Among the contemporary ideological movements are geonomics, (Smith 1991) which means planet or earth management, involving a self-regulating economy with "organic" feedback mechanisms. Social ecology (Institute for Social Ecology 1991) involves the concept that human society can only be in balance when a balance also exists between human civilization and nature. Eco-feminism (Plant 1989) specifies that a society balanced with environmental concerns would be diverse and focused upon caring and nurturing qualities. Bio-regionalism (Sale 1985) suggests that the characteristics of a human society ought best be determined by the natural forms and features of the land which it shares. The Fourth World (Papworth 1992) relates to decentralist social, economic and political units. Its ecological focus comes as a result of its concern with appropriate scale, and its connection to the traditions of native peoples. Social anarchism (Social Anarchism 1989) also emphasizes decentralism, with mutual aid, consensus process and minimal coercive government. As with municipalism (Bookchin 1986), meaning community control over a local economy, social anarchism does not express an environmental concern other than indirectly through its concentration upon local power and responsibility.
Although these various movements and ideologies are relatively obscure, their aggregate influence, along with that of many other theories and organizations, such as the Greens (Morse 1991), is a factor in the process of change. They show some of the depth and breadth of the effort to carry on the evolution of civilization beyond the concepts of democracy and capitalism as we generally think of them.
Perhaps the most important such movement today is the recently formed Financial Democracy Campaign. This coalition of activists and organizations is focusing upon economic fairness, social justice, equal opportunity, and the stewardship of our resources. (Hightower 1991) The work of this organization is particularly important when we realize that it is possible that we may backslide as a culture toward greater degrees of authoritarianism. Although the general trend is toward more participation, there have been many historical periods where this progress has been slowed, stopped and even reversed.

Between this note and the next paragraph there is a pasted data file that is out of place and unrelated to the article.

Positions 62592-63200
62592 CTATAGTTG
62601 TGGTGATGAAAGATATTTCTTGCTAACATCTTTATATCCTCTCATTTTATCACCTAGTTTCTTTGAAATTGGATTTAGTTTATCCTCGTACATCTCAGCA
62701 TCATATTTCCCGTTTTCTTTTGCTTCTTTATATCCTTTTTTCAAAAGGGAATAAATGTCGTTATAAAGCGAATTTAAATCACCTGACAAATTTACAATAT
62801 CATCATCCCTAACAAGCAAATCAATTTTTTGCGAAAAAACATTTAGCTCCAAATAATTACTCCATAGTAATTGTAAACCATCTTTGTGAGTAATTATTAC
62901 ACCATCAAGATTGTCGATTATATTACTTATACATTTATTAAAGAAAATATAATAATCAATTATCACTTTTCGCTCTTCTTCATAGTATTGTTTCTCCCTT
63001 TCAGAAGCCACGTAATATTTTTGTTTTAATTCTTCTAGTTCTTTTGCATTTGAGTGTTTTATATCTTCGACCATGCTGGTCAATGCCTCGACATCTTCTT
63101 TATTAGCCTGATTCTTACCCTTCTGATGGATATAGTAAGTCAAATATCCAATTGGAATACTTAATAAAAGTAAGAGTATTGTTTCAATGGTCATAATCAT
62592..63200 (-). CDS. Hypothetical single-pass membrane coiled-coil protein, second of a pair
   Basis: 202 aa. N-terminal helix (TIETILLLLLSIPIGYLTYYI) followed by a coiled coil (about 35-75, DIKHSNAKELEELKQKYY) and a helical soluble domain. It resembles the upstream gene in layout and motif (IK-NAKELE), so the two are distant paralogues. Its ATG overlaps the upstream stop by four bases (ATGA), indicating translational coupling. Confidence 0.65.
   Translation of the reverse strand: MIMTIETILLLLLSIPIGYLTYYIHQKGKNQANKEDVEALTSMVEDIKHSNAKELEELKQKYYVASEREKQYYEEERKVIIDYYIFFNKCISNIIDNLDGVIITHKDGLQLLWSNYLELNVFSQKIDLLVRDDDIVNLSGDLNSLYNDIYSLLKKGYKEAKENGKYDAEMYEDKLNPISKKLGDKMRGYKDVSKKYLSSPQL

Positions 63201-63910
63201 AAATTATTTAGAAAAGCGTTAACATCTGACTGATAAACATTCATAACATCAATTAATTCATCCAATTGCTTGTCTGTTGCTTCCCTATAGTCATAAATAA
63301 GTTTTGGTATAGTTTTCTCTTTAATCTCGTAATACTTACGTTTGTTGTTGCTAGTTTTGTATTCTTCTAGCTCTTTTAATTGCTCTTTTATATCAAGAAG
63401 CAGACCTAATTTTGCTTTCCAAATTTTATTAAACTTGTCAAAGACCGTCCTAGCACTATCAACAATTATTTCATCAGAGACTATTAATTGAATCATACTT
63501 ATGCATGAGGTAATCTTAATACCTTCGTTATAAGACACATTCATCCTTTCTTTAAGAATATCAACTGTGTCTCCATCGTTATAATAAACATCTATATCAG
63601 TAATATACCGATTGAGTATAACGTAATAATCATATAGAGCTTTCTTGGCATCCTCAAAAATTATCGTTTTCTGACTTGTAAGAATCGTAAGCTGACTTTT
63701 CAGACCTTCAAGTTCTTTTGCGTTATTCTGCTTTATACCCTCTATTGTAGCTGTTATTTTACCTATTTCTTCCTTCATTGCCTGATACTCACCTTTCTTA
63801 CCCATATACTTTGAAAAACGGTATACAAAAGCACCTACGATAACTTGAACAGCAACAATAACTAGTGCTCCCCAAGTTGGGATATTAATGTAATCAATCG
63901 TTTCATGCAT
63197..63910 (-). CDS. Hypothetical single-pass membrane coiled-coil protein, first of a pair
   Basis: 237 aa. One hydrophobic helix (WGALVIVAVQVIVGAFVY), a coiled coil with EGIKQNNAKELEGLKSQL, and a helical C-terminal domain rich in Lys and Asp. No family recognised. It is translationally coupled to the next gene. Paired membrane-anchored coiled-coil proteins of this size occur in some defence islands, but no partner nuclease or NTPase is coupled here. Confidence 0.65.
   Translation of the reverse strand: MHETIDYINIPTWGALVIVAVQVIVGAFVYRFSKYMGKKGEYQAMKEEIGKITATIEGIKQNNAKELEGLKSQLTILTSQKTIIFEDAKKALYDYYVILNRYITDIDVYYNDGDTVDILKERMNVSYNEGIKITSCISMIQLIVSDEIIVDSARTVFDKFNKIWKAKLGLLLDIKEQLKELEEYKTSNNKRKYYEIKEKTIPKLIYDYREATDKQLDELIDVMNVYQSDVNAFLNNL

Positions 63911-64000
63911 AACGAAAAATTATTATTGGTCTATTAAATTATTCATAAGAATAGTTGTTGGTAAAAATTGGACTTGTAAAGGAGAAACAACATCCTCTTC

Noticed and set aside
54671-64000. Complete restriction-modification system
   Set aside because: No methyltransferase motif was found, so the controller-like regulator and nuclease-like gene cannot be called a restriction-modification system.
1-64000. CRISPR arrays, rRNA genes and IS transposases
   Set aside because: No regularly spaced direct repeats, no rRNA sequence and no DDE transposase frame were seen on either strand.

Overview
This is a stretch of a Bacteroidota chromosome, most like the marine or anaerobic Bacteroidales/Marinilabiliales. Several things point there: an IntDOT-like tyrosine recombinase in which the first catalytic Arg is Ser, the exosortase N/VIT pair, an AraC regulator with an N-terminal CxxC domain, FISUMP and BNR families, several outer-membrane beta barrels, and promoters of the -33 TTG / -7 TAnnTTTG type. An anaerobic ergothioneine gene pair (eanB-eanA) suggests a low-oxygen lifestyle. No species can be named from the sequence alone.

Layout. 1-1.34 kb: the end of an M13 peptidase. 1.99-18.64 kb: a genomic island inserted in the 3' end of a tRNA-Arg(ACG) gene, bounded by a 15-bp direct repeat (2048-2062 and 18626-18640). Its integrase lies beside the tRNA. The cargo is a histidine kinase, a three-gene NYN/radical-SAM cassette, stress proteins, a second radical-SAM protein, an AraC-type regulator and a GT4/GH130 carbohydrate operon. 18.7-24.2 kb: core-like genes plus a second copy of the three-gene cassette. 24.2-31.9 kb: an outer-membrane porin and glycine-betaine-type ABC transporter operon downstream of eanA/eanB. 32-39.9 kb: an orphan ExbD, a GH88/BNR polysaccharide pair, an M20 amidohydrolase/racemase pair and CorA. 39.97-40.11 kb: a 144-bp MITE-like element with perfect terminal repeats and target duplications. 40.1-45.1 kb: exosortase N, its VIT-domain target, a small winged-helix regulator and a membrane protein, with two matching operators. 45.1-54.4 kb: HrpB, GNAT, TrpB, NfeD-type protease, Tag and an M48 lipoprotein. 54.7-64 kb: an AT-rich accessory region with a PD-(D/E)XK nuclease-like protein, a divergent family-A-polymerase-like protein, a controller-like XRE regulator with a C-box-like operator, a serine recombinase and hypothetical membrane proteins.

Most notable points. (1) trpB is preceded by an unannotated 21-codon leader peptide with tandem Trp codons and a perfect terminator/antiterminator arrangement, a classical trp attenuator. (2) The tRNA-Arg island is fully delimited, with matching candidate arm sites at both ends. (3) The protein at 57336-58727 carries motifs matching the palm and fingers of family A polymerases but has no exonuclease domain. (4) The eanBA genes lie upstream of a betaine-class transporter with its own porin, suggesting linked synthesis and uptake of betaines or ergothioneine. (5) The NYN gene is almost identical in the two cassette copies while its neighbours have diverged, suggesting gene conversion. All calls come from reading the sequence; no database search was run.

A case in point is the response of the wealthy and powerful in the U.S. to the surge of democratic organizing, and the subsequent rise in demands placed upon the U.S. government in the sixties and early seventies by formerly unorganized sectors of the population.
Previously passive or unorganized groups in the population, blacks, Indians, Chicanos, white ethnic groups, students, and women now embarked on concerted efforts to establish their claims to opportunities, positions, rewards, and privileges, (to) which they had not considered themselves entitled before. (Sklar 1980, 37)
In the report titled The Crisis of Democracy by the Trilateral Task Force on the Governability of Democracies, Samuel Huntington concluded that "some of the problems of governance in the United States today stem from an excess of democracy ... Needed, instead, is a greater degree of moderation in democracy." (Sklar 1980, 37) Thus the Trilateral Commission, founded by David Rockefeller, supports a private consensus that the capitalist economic system requires a limited democracy.
If we accept the point that the U.S. has merely a formal democracy largely controlled by an elite, then the temptation is to accept the provocative conclusion that,
America has a government run by elites who use the political system to protect wealth and privilege; thus, it is accurate to say that America's oligarchy is also a plutocracy — a government run by the wealthy. (Hellinger, Judd 1991, 255)
When reference is made to a "New World Order," it is helpful to keep in mind that when a government is challenged by its people, that government's own response determines its accountability and therefore the validity of its clam to legitimacy. If we are in doubt as to exactly what kind of government we have in the U.S., how can we expect to understand what is meant by "New World Order?" As an aside, it should be noted that George Bush and many other members of his administration are former members of the Trilateral Commission.
At this point we might pause to contemplate the political paradox of how a capitalist elite might foster greater degrees of participation within American corporations while minimizing participation in government. How long can these two opposing interests remain unreconciled?
The Financial Democracy Campaign (FDC) has a program intended to push our nation toward something resembling what has been termed here an egalitarian commonwealth. As the advisor to the FDC, Ralph Nader is one of its ideological leaders. Currently, Nader and others are working to bring financial democracy issues into the 1992 electoral primaries.
In a series of articles in Mother Jones, Ralph Nader has outlined what he called, "how to put the punch back in politics."